I was glad when Frederic joined us as we rode on the back of our vehicle, because it meant that he could give us some (in my case consciousness-expanding) background on Anjajavy.

Looking at the place on Google Maps, it’s clear that the place we would be staying, Le Lodge, is a resort, with a central building, villas and swimming pool and that kind of thing.

What I hadn’t realised was quite how remote the place is.  The nearest town is 100km away, and the journey there takes several hours, so, as manager of the Lodge, he has to make sure that it is self-sufficient; as he can’t whistle up a plumber or an engineer to fix problems, he has to make sure that he has all the skills, as well as provisions of all kinds, and equipment, onsite.  Le Lodge has 24 villas, but Frederic is the manager of over 180 people. Most of these, he told us, we would never see, because they were there to keep the place operational, not to serve us punters. That is because of something else I hadn’t realised, which is the scope of Le Lodge’s eco/diversity activities. Frederic is also the manager of the 2,500 acre (1,000 ha) Private Reserve  in which Le Lodge stands, and of the 24,000-acre Protected Area which surrounds the Reserve.  That’s where a large fraction of his workforce is employed – the biodiversity of the Protected Area is something that Le Lodge is committed to protect and preserve.

This commitment leads Le Lodge to be the host for several scientific research and conservation projects. One involves re-introducing the Giant Tortoises that went extinct here several hundred years ago because of human activity: they provided a convenient and self-preserving source of fresh meat for sailors! Luckily some escaped and survived on the Seychelles, from where they have been restocked. A second involves re-introducing the Aye-Aye, the local population having been basically killed off by superstitious local people who regard them as ill-omens. This therefore requires a considerable effort in re-education, as well as the provision of two of the actual animals thus far, with more to follow over the next two years.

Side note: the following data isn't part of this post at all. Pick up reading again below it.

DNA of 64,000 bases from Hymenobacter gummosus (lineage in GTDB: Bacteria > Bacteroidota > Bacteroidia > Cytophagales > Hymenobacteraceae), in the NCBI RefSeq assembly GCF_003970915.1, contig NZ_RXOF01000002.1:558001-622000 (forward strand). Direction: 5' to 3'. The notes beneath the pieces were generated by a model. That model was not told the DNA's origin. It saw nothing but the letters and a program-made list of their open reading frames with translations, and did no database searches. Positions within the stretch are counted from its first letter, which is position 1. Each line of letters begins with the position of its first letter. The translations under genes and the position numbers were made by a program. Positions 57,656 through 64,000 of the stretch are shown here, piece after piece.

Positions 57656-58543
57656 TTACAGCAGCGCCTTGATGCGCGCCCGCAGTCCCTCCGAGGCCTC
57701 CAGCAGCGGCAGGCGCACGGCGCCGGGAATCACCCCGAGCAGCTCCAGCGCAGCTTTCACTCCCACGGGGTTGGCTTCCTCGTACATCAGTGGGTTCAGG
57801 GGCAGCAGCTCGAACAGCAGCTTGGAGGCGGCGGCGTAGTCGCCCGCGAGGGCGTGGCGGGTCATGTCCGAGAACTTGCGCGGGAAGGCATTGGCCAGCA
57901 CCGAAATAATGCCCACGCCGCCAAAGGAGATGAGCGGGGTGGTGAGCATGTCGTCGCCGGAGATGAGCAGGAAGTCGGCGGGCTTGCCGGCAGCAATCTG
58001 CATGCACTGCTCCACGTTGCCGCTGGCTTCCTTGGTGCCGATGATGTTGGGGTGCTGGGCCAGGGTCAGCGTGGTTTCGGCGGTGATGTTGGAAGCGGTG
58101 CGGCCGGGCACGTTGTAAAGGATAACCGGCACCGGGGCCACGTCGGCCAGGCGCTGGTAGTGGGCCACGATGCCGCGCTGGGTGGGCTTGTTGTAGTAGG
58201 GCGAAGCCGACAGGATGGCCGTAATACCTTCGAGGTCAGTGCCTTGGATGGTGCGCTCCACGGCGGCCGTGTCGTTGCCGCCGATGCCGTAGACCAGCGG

Frederic is committed to working with the local villages, and 80% of his staff come from the area. He was eloquent about the benefit to him and to them of working together. He has a considerable education project on his hands, since, to start with, some of the people didn’t even speak conventional Malagasy (using rather their own rather different and specific dialect), let alone French or English, and also had strong superstitions (eg concerning the Aye-Aye) which had to be sensitively handled as part of the education process.

If he hadn’t told us about this on the journey over, I don’t think we would have suspected that there was so much extra to the place. We would just have seen a marvellous central lodge

with very swish villas,

lovely gardens,

a beautiful beach

and an infinity pool.

It’s a superb place, but then again it’s Relais et Chateaux, same as gaffs such as Cliveden in the UK, so one would jolly bien pense donc. Le Lodge itself was built in around 2000 (from the wood of the Palisander tree, so its development, ironically, wouldn’t be permitted today) and is an absolutely wonderful environment – beautifully comfortable villas, an excellent restaurant and many resort-type activities to be contemplated and possibly undertaken – nature expeditions, sailing, snorkelling, kayaking, etc etc.

So: j’y suis, j’y reste, and Jane likewise.  Starting tomorrow, we have three full days to explore the place, the activities and, of course, the bar. Stay in touch with these pages and I’ll keep you updated with our progress.